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Assistive Technology Tools Gift Guide

November 24, 2017

Clap on, clap off! Remember when The Clapper hit the market? Today’s assistive technology products are making The Clapper look like a relic from the past. And with the holiday season just around the corner, we’ve developed the following hands-free tools gift guide for family members and friends.

“Assistive technology is making all of our lives easier at home and in the work environment. These tools not only provide greater independence, but they can also help improve self-esteem,” said Jill Baldessari, OTR/L, ATP, Assistive Technology Specialist at Craig Hospital. “Some of the intelligent products available now can also give caregivers a break by allowing them to leave to run errands, while knowing that the individual at home can reach out if there is an emergency, to turn on the lights if it gets dark, or have access to entertainment, like watching TV.”

Assistive technology is any item, piece of equipment, software program, or product system that is used to increase, maintain, or improve the functional capabilities of people who have physical and cognitive impairments – including those who have sustained a spinal cord injury (SCI) or traumatic brain injury (TBI).

These hands-free tools are becoming less expensive and easier to install. A home environmental control used to cost thousands of dollars. Today, assistive technology tools like voice control products can be purchased for under $100.

The hottest products this season include Electronic Aids to Daily Living (EADLs) such as personal assistance/artificial intelligence products, which are accessed via voice control to interact with services via an intelligent personal assistant. The more you use these products, the more they adapt to the users speech patterns, vocabulary, and personal preferences. And because they are always connected, updates are delivered automatically. These include:

  • Amazon Echo
  • Google Home
  • Apple Homekit

There are also Smart Home devices that can be controlled by a smartphone, tablet, or computer which can be used for turning on/off lighting, changing thermostats, unlocking or locking deadbolts/smartlocks, accessing wireless doorbells, or opening/closing blinds.

EADLs can be “low tech” too. These include items such as:

  • Vocca smart light, a voice activated light adapter.
  • Foot switch extension cord. This can be purchased with an indicator light and are an easy foot or hand operated on/off light control that can be used to turn on/off lights and appliances.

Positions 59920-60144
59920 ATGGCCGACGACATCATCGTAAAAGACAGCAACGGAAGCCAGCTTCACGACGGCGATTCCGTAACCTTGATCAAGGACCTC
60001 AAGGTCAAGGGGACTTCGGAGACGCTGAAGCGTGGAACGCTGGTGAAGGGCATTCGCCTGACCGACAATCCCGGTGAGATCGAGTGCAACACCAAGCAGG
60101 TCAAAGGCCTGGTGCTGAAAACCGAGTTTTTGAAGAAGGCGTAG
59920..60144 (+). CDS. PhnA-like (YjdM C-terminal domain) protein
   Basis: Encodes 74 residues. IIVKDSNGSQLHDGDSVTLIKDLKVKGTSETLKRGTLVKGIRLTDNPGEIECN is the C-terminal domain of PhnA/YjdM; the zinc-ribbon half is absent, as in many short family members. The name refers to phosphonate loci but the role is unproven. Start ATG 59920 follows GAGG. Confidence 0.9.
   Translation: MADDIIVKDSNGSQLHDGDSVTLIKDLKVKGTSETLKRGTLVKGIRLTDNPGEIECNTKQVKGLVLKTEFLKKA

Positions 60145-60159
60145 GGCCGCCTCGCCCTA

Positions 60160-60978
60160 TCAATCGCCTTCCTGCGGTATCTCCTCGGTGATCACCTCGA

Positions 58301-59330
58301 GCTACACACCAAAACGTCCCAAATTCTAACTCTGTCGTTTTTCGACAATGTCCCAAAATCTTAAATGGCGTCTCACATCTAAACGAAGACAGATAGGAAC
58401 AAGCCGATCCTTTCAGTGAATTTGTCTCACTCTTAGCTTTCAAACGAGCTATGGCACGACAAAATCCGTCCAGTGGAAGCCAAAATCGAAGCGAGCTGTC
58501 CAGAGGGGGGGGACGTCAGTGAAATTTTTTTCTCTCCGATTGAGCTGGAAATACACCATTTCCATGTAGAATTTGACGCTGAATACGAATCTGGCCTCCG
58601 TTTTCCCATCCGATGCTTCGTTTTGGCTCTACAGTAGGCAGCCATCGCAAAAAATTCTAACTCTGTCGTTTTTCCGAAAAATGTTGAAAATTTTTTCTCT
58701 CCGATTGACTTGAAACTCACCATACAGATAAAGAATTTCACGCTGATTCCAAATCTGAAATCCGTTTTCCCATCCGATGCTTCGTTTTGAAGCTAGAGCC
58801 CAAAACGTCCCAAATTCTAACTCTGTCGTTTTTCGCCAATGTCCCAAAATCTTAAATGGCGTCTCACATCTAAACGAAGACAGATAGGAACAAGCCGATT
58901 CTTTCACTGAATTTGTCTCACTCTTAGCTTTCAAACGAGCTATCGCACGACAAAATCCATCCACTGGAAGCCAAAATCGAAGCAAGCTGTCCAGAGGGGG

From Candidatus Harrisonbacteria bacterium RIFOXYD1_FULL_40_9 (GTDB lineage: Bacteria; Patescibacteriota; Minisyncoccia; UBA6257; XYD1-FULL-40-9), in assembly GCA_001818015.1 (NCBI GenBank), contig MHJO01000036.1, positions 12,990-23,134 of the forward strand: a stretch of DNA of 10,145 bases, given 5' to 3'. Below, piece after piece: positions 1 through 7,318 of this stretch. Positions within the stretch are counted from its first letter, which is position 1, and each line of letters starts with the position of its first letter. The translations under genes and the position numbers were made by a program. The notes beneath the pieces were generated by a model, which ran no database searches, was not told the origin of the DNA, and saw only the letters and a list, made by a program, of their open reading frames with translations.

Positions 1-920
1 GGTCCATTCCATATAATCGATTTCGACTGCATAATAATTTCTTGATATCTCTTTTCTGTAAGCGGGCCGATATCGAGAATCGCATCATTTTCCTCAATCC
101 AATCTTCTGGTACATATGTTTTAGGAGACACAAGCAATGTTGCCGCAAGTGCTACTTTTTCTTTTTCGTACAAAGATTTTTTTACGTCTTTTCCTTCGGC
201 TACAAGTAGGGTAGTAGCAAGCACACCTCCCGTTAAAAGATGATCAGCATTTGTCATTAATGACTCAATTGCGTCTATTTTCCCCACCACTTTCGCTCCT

• Zap module/remote, a wireless remote control electrical outlet switch for household appliances.
  • Push, pull, rotate door handles, nobs, and levers are an easy way to open a door. With just one finger, an elbow, or hip, a person can simply push or pull his/her way through a door.

Beyond EADLs, having phone access is at the top of the must-have list according to Jill. “Smartphones allow people to be safe but also allow them to access their calendars, send and receive text messages, email, and open apps using voice commands,” says Jill.

Additionally, computer access is important for allowing people to manage their homes, families, and work. “Computers provide people with tools to communicate with home health agencies, schedule appointments with physicians, and access pharmacies for prescriptions. They also help people return to work with tools like speech recognition, mouse, and microphone options,” Jill said.

The following are a few examples of computer products:

Speech Recognition

  • Speech recognition like Dragon Naturally Speaking, Dragon Dictate, Windows Speech Recognition, and Mac Dictation.
  • Personal assistants such as Windows Cortana or Mac Siri.

Microphone Options

  • Consider a microphone that is compatible with Dragon, has noise cancellation, is physically accessible, and can be portable.
  • Insynch buddy products for the desktop.
  • On the go, portable products such as Samson Go Mic, Bluetooth/USB adaptor.

Mouse Options

  • Hand access tools like a trackball, trackpad, or wheelchair joystick.
  • For alternative access check out mouth joysticks, head/face tracking cameras, or eye tracking. For the wheelchair, look for a sip/puff, head array, or chin joystick.

“At Craig, we introduce our patients to a variety of products and provide them with the opportunity to trial them. These products can be essential to achieving the highest level of independence and quality of life,” says Jill.

Want to see some of these products in action? Check out Craig’s The Tech Lab.

Is an assistive technology hot product missing from our list? Let us know in the comments section below.